Bruxism – Grinding or Clenching

Bruxism is excessive clenching or grinding of teeth that is not part of the normal chewing movements. It can lead to excessive wear and cause permanent damage to the teeth and jaw joints. It often happens during sleep, but daytime habits occur also. Sometimes it is a temporary problem, but in many people, it becomes a significant, long term problem and needs to be managed by your dentist.

Causes of bruxism – the exact cause is unknown, but the following factors are thought to contribute:

  • psychological stress
  • physical stress
  • heavy alcohol consumption
  • certain antidepressant drugs
  • illegal drugs/stimulant drugs
  • sleep disorders

Signs and symptoms of bruxism – vary depending on the nature, frequency, duration and strength of the excessive clenching and grinding. They include:

  • pain in the teeth including sensitivity to temperature
  • chronic facial pain with tension headaches
  • noise during sleep – this can wake or disturb partners or relatives
  • flattened/worn teeth
  • fractured/cracked teeth or restorations
  • loose teeth
  • stiffness and pain in the TMJ


People who clench only, may have more muscular pain without damage to the teeth, whereas people who grind, will usually have damaged teeth and muscular problems.

Your dentist will conduct a thorough examination, including medical history and clinical examination. Signs and symptoms will be assessed, and your treatment options outlined.

Why is grinding and clenching worth treating?

If the habit continues, irreversible damage to the teeth can occur with fracture, loosening or tooth wear, and damage to your temperomandibular joint (TMJ).

How is bruxism treated?

Sleep bruxism that is clearly established usually requires a physical barrier to prevent tooth contact. This barrier is called an occlusal splint, and the most common design involves a high strength acrylic which sits over the biting surfaces of either the upper or lower teeth. It is worn only while sleeping.


Your TMJ, or temperomandibular joint allows the jaw to open and close. It plays an important role in talking, chewing and yawning. It is one of the most complicated joints in the body, and problems on one or both sides can cause pain and limit function. When there is a problem with the TMJ, it may be called TMD – short for temperomandibular dysfunction. Your dentist will examine the joint, the muscles around it, your teeth, and movement of the jaw on opening. They will then discuss the best way to manage your issues.

Disorders of the TMJ can be caused by:

  • grinding (bruxism) or clenching teeth
  • missing teeth
  • stress and tension in the muscles
  • injuries such as fractures
  • degenerative diseases such as arthritis
  • occlusal (biting) problems

Symptoms include:

  • limited jaw movement
  • difficulty opening/locked jaw
  • clicking or popping noises
  • pain on chewing
  • headaches
  • earaches
  • face/neck/shoulder pain
  • uncomfortable bite
  • clenching or grinding of teeth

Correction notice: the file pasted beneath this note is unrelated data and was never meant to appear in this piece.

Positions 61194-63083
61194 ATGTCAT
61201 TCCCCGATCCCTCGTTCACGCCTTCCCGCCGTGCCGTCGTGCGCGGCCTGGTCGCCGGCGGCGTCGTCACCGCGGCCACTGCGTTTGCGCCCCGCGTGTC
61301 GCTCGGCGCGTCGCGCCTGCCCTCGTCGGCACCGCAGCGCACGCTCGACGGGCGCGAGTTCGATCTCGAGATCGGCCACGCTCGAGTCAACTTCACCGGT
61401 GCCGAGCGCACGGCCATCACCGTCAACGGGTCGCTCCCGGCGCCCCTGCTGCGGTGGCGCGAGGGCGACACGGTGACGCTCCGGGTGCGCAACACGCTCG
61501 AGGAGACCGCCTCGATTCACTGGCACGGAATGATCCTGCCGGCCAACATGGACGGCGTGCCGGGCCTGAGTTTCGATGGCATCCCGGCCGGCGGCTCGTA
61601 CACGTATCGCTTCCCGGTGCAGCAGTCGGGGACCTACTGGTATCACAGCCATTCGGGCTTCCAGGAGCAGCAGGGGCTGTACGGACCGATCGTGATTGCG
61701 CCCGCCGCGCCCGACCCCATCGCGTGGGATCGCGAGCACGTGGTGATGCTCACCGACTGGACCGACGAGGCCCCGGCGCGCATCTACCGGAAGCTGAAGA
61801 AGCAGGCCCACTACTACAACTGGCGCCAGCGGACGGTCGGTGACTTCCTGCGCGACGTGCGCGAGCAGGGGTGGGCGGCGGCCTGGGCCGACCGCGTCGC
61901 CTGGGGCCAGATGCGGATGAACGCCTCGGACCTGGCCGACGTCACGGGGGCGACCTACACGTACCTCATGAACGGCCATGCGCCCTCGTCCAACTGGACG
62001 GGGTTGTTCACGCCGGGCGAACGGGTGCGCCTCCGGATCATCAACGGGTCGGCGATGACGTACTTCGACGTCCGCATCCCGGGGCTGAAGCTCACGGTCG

Treatment is usually conservative. Quite often the first place to visit is not the dentist, but a physiotherapist.

The main treatments are:

  • physiotherapy exercises
  • modified diet
  • avoiding extreme movements
  • warm or cold packs
  • relaxation and stress management
  • oral appliances
  • medication
  • specialist management
  • surgery – this is a last resort


Millions of Australian adults snore. While for many it causes no significant medical problems, for some it may indicate a more serious condition called Obstructive Sleep Apnoea. This can lead to heart disease, increased blood pressure, or even stroke or heart attack.

Obstructive Sleep Apnoea (OSA) is caused when the soft tissues at the back of the throat relax too much, or collapse and obstruct the airways. These interruptions to breathing may occur many times a night, with each episode lasting from seconds to minutes.

Signs and symptoms of OSA:

  • tiredness on waking
  • excessive daytime sleepiness
  • choking/gasping during sleep
  • sore, dry throat on waking
  • morning headache
  • poor concentration
  • memory deterioration
  • irritability and personality changes
  • decrease in job performance
  • anxiety or depression

Diagnosis and assessment of OSA

This is important so the most effective treatment can be offered. People who snore should be assessed by a sleep physician, who can determine the severity of their snoring or OSA. In cases of simple snoring or mild to moderate OSA, a dental appliance may be recommended. In severe OSA, a patient will require more complex treatment, including the use of CPAP (Continuous Positive Airway Pressure).

Here at MSD, we are trained in oral appliance therapy which can treat sleeping and mild to moderate sleep apnoea.

Worn during sleep, the appliance holds the airway open by bringing the lower jaw forward. These devices have been found to help 95% of patients with snoring, and 80% of patients with OSA.

While these success rates are exciting, there can be complications. These include:

  • discomfort around the teeth
  • Discomfort in the temperomandibular joint (TMJ)
  • excessive salivation, or alternately dry mouth
  • irritation to the soft tissues of the mouth
  • changes to the bite – these are usually minor, but can be significant.